by Shaun Treat
As students yet again return to UNT and TWU for the golden beginnings of another academic year, we Dentonians often roll our eyes at the throngs of fresh faces wandering the Square crosswalks with noses glued to their smartphones and the inevitable wrong-way cars drifting cluelessly down traffic-packed one-way streets. Its a familiar fall ritual here, since Denton has long been a university town – nay, a proud two-college town – that locals cherish for the thriving arts and music scene which accompany the noise and bustle of rowdy students. Denton’s 1959 Centennial Committee report proudly observed that “the citizens of Denton have always been ‘Schoolminded’,” so we figured we’d take a brief look back at why this has indeed been the case since way back in the day.
Soon after the town lots were sold in January of 1857, Denton sought to make good on an 1836 provision in the Constitution of the Republic of Texas to dutifully “provide by law a general system of education.” Easier resolved than done, since the upheaval of the Civil War and its aftermath insured that the Texas legislature would be about as helpful in supporting a quality public education system back then as it’s bumbling Austin antics are today. Regardless, populated by plucky immigrants who knew the importance of education, Denton’s citizens had established numerous privately-funded schools with at least 47 teachers who variously “taught a Literary school in Denton” between 1858 and 1884, when the first public school opened.
The first schools in 1858 were taught by James B. Ford in Denton’s courthouse, and James W. Bryson taught another on South Elm Street. These subscription school “cessions” were usually short and covered the most basic fundamentals of reading, writing, and arithmetic during the summer months between harvest seasons for families who could pay tuition. After the 1860s Civil War, with little help from the carpetbag government, two fraternal orders dedicated to educating virtuous democratic citizens would step in to provide building space and needed funds for school teachers. The Stanfield Lodge No.217 and the IOOF Lodge No.82 provided their facilities to rotating Sabbath services of various denominations and “free public school purposes” under their own board of trustees or education superintendents.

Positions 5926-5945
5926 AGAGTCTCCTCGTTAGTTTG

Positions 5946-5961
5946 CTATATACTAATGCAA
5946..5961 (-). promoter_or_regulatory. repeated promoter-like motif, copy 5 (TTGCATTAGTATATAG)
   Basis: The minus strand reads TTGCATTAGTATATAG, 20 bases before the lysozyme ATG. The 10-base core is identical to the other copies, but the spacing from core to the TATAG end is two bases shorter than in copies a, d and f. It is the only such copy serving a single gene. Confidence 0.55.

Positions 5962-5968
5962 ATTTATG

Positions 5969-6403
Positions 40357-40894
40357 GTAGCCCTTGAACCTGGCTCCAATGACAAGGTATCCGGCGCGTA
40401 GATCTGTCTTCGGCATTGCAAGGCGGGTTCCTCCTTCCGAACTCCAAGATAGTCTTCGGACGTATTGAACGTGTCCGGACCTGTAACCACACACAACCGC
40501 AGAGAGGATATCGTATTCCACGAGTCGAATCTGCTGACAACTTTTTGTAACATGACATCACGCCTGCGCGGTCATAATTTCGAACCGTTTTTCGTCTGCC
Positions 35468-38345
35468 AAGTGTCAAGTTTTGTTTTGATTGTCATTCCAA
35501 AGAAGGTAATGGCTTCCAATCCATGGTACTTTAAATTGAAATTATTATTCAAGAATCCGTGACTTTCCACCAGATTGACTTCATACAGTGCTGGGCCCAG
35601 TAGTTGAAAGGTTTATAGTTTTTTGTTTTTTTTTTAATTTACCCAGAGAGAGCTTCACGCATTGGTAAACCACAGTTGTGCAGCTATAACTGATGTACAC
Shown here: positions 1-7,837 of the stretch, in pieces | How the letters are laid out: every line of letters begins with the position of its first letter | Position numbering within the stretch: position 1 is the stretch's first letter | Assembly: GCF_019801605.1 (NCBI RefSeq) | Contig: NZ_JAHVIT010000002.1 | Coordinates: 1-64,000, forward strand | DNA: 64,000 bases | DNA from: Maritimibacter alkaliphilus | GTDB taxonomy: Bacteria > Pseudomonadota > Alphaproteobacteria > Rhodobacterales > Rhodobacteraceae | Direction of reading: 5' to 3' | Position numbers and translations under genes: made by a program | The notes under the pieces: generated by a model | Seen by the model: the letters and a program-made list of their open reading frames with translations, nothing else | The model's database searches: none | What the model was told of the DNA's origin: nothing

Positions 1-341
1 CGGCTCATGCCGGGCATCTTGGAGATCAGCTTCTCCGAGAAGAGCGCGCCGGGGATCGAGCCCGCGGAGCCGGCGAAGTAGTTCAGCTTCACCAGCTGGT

Sponsoring war orphans and poor Masonic kin, these charitable groups provided an invaluable contribution to the future of Denton during economic hardship. Denton finally received funding and taxes for a free public school in 1884 when the Odd Fellows’ schoolhouse on South Locust was sold to the city for $300, after more than a few years of haggling, and it then became the Denton City School before it was the Robert E. Lee public school of Denton. Take THAT, Yankees!
Yet Denton wasn’t content with these little schoolhouses on the prairie, especially when there is money to be made from taxpayer dollars. Seeking innovative ideas to stimulate our economy in the 1890s depression, the City of Denton contracted with Professor Joshua C. Chilton to establish a private college with aspirations to become a state university. The deal had been prodded by an influential group of ten men belonging to the Denton Board of Trade and fraternal orders, collectively known as “The Syndicate,” the backroom wheeling-and-dealing soon yielding more than a little insider trading on real estate ventures and construction contracts for Masonic bretheren. An enrollment of 70 students attended their first classes in 1890 on the upper floor of a hardware store on the northwest Denton Square (now Ethan Allen’s Furniture), but the next year moved into a newly constructed building on The Syndicate’s 240 acres of land that would become profitably annexed by the city to eventually grow into today’s University of North Texas campus.